The Life of Charles Babbage.

26 December 1791 - 18 October 1871

Born in London, Babbage spent his early educational life attending a few different schools.Most notably Holmwood academy, in Baker Street where his passion for maths started. After the academy he studied under personal tutors. The last of his tutors brought him to a standard where he was accepted to Cambridge. At Cambridge he excelled at mathematics and even found the teaching level insufficient. Surprisingly though, he did not go on to graduate with honours but instead left achieving a degree without examination. This is possibly linked to him backing a controversial contemporary thesis and thus being forbidden from sitting his exam.

After Cambridge, Babbage made many attempts to become a lecturer at different universities and colleges with varying success. He found similar mixed results with making publications but did publish "Economy of Machinery and Manufactures" which led to the "Babbage principle" relating to the benefits from better division of labour.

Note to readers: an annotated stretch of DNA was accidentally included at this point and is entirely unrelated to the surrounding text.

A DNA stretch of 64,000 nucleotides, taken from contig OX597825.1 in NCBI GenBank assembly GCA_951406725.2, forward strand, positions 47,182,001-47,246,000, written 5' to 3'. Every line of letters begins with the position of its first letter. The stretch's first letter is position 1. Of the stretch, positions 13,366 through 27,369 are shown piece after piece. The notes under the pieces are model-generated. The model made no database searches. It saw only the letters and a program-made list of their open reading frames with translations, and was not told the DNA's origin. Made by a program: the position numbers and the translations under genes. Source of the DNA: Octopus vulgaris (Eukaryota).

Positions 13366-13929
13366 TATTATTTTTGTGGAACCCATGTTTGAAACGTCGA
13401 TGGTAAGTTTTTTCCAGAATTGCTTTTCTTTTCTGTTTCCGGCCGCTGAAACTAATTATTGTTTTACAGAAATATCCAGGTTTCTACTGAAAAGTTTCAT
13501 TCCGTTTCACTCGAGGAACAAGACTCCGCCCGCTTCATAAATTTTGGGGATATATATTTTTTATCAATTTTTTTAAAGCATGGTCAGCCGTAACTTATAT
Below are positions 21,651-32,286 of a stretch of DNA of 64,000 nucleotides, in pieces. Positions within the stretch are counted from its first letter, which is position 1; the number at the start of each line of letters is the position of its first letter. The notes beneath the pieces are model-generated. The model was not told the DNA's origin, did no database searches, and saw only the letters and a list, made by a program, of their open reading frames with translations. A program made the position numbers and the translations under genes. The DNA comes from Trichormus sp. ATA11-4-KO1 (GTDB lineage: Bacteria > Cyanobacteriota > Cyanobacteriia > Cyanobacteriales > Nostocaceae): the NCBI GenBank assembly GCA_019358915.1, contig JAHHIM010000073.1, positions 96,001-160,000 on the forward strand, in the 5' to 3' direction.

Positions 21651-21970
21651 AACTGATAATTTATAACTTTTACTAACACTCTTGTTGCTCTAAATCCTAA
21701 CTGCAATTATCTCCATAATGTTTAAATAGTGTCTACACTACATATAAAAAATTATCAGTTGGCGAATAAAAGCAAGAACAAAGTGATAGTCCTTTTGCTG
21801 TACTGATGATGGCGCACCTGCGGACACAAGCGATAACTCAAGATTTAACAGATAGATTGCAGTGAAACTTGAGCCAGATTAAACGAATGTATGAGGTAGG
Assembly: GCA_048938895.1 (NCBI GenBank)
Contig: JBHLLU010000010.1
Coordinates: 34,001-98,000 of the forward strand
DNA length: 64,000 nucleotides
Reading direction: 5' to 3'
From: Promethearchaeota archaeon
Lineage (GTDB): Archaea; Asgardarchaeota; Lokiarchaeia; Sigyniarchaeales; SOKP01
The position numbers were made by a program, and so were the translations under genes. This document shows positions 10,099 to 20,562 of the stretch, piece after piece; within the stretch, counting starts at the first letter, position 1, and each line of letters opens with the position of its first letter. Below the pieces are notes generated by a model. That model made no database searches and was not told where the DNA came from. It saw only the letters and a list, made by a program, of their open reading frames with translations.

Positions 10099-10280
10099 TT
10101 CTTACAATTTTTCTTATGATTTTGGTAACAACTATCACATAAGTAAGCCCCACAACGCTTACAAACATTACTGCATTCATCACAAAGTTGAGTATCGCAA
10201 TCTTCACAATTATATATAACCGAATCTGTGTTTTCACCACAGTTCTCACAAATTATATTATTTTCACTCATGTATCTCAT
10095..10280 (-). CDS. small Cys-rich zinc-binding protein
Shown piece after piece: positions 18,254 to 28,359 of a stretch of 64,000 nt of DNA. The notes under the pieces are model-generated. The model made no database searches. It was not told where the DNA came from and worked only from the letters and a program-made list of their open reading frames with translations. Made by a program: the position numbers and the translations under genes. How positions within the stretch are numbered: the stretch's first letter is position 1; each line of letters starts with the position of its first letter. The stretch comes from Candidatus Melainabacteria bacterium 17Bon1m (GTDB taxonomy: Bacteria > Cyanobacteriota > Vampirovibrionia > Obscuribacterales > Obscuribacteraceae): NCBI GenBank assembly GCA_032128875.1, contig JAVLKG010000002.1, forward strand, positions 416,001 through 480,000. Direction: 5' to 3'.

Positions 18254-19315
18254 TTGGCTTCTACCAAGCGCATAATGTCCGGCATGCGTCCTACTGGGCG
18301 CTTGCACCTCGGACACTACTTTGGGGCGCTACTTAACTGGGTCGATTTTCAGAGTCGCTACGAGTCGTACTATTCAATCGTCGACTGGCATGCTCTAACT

During his post Cambridge career, he work on his most famous works, the difference engines and the analytical engine. None of which ever saw completion. The first difference engine received funding from the British government but after Babbage fell out with the engineer assigned to the project over his costs, it was never completed. The second engine which he later conceptualised did not receive funding and thus was not built until the British Science Museum built one from his designs in 1991. The concept for the Analytical Engine was something Babbage worked on up until his death in 1871.